With this post, I will wander a bit out of the Programmers at Work box and take a little interlude to digress to current events.
I went to hear Dan Ariely, a professor at MIT who works both with the economics department and the Media Lab, discuss his research and book Predictably Irrational. He was an entertaining, insightful speaker. His work focuses in on how people behave in decision=making trying to codify and explain seemingly “irrational” behavior. One example of the research he did was on cheating and how he found that there is a low-level of cheating that is widely practiced and tolerated in our society, yet over a certain threshold or in certain conditions, for example if you sign a pledge to be honest before you fill out your IRS form, rather than after you fill it out, you are much more likely to be honest or not. It was a fascinating talk and I’d urge you to go see him or read his book.
One thing he mentioned is the desire to use this research for “good” and to inspire a new category of software he dubbed in the category of “mind” programs designed for the consumer, the idea being to help regular people, individuals navigate their personal path through to a point of making a good, informed rational decision or plan in important areas such as “retirement planning”, health insurance, and the like instead of “irrational” ones which is more often the case. I loved this idea and thought it’s a rich territory for developers today, particularly those who are willing to focus on the “consumers” needs and foibles, rather than being a tool of the businesses who sell these services.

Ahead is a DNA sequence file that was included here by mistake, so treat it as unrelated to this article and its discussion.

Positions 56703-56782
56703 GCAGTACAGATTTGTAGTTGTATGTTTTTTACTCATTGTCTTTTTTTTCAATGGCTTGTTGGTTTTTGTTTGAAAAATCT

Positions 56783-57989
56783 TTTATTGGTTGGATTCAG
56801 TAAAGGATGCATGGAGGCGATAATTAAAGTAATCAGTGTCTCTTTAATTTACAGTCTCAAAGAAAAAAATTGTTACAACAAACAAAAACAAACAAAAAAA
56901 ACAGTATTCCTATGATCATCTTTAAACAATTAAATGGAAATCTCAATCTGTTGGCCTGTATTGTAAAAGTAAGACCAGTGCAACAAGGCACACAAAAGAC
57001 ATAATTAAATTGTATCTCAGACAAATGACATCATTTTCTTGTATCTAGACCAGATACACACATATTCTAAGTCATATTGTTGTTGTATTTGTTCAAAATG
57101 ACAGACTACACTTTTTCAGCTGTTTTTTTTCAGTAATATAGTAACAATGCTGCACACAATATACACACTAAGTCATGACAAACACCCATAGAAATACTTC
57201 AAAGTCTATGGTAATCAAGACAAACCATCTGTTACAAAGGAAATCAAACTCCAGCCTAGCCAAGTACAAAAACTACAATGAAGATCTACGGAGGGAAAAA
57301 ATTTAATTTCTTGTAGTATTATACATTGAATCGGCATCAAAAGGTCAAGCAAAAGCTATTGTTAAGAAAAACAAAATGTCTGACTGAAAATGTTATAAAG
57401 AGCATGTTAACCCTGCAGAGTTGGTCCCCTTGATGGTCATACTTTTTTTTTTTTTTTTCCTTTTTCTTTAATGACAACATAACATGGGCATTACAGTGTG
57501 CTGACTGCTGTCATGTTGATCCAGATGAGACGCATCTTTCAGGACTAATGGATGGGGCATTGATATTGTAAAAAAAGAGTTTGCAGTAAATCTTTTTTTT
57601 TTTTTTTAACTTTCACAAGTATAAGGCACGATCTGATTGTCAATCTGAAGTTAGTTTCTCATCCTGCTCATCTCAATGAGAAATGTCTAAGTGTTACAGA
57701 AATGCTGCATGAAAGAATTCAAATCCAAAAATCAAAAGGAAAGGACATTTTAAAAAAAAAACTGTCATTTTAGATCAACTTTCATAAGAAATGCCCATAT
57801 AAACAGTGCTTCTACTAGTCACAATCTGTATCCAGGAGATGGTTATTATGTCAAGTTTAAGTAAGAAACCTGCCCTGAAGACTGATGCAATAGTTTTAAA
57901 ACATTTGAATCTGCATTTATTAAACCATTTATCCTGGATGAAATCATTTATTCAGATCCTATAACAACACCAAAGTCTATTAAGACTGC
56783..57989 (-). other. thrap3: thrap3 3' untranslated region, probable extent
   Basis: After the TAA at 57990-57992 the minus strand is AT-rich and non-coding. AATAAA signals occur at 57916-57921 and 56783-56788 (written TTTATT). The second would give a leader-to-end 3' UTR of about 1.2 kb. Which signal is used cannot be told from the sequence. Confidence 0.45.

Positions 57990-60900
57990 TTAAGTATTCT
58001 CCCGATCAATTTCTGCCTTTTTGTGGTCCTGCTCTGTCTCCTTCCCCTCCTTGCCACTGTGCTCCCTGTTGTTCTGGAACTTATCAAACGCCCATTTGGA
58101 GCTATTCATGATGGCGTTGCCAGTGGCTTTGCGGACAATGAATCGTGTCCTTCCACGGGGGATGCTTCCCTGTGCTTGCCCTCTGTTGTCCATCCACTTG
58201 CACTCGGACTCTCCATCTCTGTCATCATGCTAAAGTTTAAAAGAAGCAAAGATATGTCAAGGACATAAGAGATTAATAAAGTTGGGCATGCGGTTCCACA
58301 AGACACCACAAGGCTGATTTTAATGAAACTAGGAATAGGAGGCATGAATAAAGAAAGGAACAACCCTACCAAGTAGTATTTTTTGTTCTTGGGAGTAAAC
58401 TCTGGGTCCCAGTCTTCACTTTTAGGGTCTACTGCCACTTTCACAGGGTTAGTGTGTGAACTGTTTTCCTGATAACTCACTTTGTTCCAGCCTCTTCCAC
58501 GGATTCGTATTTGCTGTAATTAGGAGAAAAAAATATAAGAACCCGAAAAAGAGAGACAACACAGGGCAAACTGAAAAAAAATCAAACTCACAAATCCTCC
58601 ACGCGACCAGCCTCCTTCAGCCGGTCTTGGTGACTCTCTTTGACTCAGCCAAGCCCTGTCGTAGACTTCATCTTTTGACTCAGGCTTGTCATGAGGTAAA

I left the meeting wondering if there was a counterpart to Behavioral Economics in the software field, perhaps called “Behavioral Programs” or “Behavioral Systems and in searching on the web I have found very little specifically called this. Yet, one thing we know today is that software could use a lot more understanding and appreciation of patterns of “irrational” behavior and the internet provides a vast connected knowledge-base and connected consumer base and through this much prediction and behavior can be studied and used. I suppose the work of start-ups such as Farecast and others are just the beginning of treading in this interesting territory.
I’m sure there are lots of others. So I welcome your insights and ideas about this area of programming and research.